Science and Technology draws on the disciplines of biology, chemistry, computer science, design and technology, and physics to enhance our knowledge and understanding of the world. Developments in both Science and Technology have always been drivers of change in society, underpinning innovation and impacting on everyone’s lives, materially, economically and culturally. As such, this area of learning and experience will be consistently relevant in the opportunities young people encounter and the life choices that they make.
The importance of scientific and technological literacy in our modern world cannot be understated. It is not sufficient that learners can simply ‘do’ Science and Technology. Ready access to vast amounts of information requires all learners to be able to assess inputs critically, understand the basis of information presented as fact, and make informed judgements that impact their own behaviours and values.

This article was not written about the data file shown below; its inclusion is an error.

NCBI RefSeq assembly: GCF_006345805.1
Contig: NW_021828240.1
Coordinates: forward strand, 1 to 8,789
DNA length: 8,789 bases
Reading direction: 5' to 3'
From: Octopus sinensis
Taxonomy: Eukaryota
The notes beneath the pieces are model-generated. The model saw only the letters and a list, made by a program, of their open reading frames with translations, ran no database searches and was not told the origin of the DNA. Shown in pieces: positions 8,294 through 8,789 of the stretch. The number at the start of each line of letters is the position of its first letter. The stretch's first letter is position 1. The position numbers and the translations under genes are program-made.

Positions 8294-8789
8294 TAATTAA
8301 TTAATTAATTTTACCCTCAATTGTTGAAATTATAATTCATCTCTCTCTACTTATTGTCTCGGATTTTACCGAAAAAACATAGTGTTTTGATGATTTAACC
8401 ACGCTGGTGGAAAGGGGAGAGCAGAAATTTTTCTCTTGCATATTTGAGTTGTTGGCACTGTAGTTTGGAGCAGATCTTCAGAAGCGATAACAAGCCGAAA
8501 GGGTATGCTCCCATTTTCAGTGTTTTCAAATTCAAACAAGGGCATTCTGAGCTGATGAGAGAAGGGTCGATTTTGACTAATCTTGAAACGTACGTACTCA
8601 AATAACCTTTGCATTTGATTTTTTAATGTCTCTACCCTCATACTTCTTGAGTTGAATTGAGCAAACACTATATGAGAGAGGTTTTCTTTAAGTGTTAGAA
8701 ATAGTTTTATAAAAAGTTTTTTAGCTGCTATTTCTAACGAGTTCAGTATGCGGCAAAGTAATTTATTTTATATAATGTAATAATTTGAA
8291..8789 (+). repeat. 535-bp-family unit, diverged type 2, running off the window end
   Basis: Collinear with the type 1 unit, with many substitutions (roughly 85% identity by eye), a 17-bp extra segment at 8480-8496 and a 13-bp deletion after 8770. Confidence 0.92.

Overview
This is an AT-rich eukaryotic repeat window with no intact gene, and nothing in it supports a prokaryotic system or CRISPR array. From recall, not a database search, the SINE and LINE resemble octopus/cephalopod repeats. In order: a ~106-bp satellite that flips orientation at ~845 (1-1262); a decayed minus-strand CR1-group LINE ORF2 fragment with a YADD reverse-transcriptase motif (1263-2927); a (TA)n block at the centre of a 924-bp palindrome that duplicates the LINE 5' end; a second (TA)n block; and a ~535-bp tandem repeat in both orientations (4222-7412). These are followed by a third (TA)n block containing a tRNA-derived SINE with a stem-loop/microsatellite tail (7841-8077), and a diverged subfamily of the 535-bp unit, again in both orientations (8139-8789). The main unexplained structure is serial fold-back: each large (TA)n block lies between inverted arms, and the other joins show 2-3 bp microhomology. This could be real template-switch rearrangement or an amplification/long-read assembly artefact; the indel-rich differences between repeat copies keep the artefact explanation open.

They need to develop the ability to meaningfully ask the question, ‘Just because we can, does that mean we should?’. Science and Technology gives learners an abundance of opportunities to develop and apply digital skills appropriately. It is important to recognise, however, that this area of learning and experience is not the sole home of digital competence, nor the only opportunity to develop these skills.
Learners should critically evaluate the science and technology they use and develop so that they are prepared to encounter the positive and negative aspects of being a digital citizen. For example, as they source information and understand how to store data appropriately on different systems, they will become more mindful of the implications of data laws. They should also explore methods of electronic communication and identify which are the most effective for given situations.
As learners work, both independently and collaboratively, they should access opportunities to participate in the iterative process of planning, creating, evaluating and improving digital content. Inquiry, problem-solving and thinking skills can all be developed, allowing learners to understand problems with increasing complexity and, importantly, when to use technology appropriately to solve them.